“Now he’s one of the oldest guys—shoot he was a mid-year [enrollee] too—so he’s going into his fourth year, and he already had a spring before that, there’s no excuse for him to not be [in] kind of a senior mindset. Even though he’s got two years left, which is good for us, he should have kind of a senior mindset that, ‘There’s nothing that I’m going to be asked to do that I shouldn’t be able to execute and feel confident about it.’ He’s getting there, but again, baby steps, right?”

Emerging this spring, Jake Ferguson impressed in the practices open to the media. The Madison Memorial product reeled in many receptions from Wisconsin quarterbacks, showing his pass-catching ability. He is working on improving his blocking skills but is also showing a natural ability to be a weapon in the passing game.

“Coming here now, I really focused on my blocking, but also it’s really important to focus on your catching, and ‘Fum’ really taught me that,” Ferguson said in April. “That not only do you have to focus on something you need to get better [at], but you want to focus on stuff that you’re still good at to make it better. I really took that in and I try to catch every ball every practice, and sometimes it doesn’t go my way, but I really just try to bring it down whenever I can.”

According to offensive coordinator/offensive line coach Joe Rudolph, how Ferguson contributes “will be based on his consistency.”

“For as good as he is and for the plays that he makes, I think he’d tell you just the same he’s got a maturity that he still has to reach,” Rudolph said in April. “A maturity from the field, from seeing things, just fighting through things at the time, being that physical presence each play, but as a young player watching him spark and shine and do stuff, [he’s] really really exciting.

“Again, he’s gotten such great reps this spring that he’s going to have a great opportunity to say, ‘OK, here’s who I am as spring ends. Who do I want to be when I walk in the door in fall camp?’ I think he’ll take a great step there. I think it’s a great chance for him to fill all those pressures of being in there and go, ‘OK, now I’m going to have to get this done. What do I need to do in this period of time?’”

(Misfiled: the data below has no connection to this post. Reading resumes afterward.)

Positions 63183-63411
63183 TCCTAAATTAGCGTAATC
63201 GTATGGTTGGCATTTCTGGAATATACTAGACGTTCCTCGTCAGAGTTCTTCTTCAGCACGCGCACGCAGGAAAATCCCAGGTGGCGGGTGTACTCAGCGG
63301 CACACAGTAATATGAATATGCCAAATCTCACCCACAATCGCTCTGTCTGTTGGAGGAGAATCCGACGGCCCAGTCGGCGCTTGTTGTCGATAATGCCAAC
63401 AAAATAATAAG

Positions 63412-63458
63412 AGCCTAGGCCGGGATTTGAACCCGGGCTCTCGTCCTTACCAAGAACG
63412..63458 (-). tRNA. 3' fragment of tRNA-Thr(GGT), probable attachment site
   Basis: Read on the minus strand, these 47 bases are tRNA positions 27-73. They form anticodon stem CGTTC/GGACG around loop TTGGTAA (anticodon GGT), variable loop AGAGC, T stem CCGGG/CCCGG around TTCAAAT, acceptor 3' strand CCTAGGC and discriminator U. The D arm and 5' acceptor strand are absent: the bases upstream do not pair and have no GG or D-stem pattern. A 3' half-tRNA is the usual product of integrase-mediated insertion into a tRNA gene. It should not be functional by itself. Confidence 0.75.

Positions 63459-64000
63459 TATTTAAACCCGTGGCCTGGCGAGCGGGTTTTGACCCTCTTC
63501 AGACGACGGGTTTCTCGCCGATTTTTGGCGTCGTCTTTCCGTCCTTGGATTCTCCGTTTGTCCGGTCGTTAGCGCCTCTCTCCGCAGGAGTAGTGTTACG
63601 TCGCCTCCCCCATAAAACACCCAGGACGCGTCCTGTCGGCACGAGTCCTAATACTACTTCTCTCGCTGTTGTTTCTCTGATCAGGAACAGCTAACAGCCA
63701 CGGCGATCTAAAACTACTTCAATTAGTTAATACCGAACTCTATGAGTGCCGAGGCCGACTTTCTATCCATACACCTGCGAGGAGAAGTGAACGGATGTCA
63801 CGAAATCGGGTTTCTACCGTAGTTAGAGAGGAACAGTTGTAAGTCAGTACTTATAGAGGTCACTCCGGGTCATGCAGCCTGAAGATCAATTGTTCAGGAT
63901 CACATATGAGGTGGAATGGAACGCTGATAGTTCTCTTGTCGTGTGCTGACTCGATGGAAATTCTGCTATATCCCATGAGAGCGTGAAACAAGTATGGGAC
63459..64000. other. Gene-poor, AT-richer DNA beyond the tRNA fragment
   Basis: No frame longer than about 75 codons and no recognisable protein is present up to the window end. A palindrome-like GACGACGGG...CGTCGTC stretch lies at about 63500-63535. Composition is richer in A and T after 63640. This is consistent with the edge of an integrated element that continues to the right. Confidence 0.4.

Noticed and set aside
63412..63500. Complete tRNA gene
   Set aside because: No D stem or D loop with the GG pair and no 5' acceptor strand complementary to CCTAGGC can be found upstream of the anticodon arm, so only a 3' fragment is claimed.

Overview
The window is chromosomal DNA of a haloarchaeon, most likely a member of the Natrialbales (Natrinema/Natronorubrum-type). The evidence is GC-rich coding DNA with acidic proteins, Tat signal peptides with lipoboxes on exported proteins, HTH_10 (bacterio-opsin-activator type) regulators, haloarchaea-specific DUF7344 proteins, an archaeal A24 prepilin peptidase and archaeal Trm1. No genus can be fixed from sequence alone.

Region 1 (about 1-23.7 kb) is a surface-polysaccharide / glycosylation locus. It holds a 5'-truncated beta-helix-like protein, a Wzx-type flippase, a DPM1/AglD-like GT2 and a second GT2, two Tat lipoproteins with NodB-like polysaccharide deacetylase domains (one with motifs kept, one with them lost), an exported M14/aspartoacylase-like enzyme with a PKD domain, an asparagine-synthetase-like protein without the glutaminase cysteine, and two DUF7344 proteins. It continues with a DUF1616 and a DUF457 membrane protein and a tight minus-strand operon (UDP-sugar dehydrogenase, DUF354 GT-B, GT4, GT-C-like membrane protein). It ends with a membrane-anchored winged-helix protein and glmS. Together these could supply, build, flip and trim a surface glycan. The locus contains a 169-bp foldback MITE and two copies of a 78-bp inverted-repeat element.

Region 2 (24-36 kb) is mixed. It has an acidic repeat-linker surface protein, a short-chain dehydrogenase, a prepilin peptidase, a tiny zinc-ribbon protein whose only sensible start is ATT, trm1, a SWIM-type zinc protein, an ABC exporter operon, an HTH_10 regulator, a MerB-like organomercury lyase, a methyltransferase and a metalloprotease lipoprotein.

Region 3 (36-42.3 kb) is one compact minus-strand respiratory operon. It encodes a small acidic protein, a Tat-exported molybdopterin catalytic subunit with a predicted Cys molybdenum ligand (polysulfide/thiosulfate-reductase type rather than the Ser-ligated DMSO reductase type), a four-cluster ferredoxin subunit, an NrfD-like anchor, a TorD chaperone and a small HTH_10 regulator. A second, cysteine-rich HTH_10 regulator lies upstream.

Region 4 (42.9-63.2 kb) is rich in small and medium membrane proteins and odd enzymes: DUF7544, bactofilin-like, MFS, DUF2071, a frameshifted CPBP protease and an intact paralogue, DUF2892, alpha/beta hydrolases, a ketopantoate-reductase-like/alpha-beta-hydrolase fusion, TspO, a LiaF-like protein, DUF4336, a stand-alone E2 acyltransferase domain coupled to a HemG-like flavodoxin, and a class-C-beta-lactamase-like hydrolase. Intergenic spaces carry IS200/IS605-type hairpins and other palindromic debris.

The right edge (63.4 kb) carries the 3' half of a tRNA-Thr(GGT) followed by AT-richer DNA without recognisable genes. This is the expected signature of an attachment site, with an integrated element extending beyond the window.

Redshirt sophomore Luke Benzschawel also received additional reps in the spring while Neuville was out. At 6’6, 250 pounds, he could be the next in line in years to come.

“Luke’s growing up a little bit,” Turner said. “He’s still gotta get bigger and stronger physically, but I can tell some changes, just even in spring ball. At the beginning of spring, I saw a little bit of a different demeanor, and from that first day to now, I’m seeing even a better demeanor.

“Again, he’s a consistency guy that he knows that’s got to be his role. He can’t have any mental errors, he can’t know not what to do. He can’t have any missteps in technique. He can’t have one play where he’s like too high and he gets beat. He got beat by [outside linebacker Andrew] Van Ginkel today. Happens to a lot of guys, but he was mad after it and he went and did some extra stuff. That’s what I want to see out of him, that it matters so much that he’s not going to let it happen again.”

49 days until The Camp is rocking again

A post shared by KP (@kyle_penniston) on

Gabe Lloyd, a walk-on, saw time on special teams in eight games last season.

Coy Wanner redshirted, and as noted in our fullback preview, he also received some time in the backfield.

Among the new faces in the room: true freshmen Cormac Sampson and walk-on Jack Eschenbach. Sampson claimed first-team all-state honors as a tight end from the Wisconsin Football Coaches Association as a senior, catching 10 passes for 156 yards and a touchdown. Eschenbach recorded 44 receptions for 711 yards and five touchdowns as a senior.

Though he was listed as a tight end during the early signing period, true freshman Jaylan Franklin announced himself as an outside linebacker in an Instagram post earlier this summer.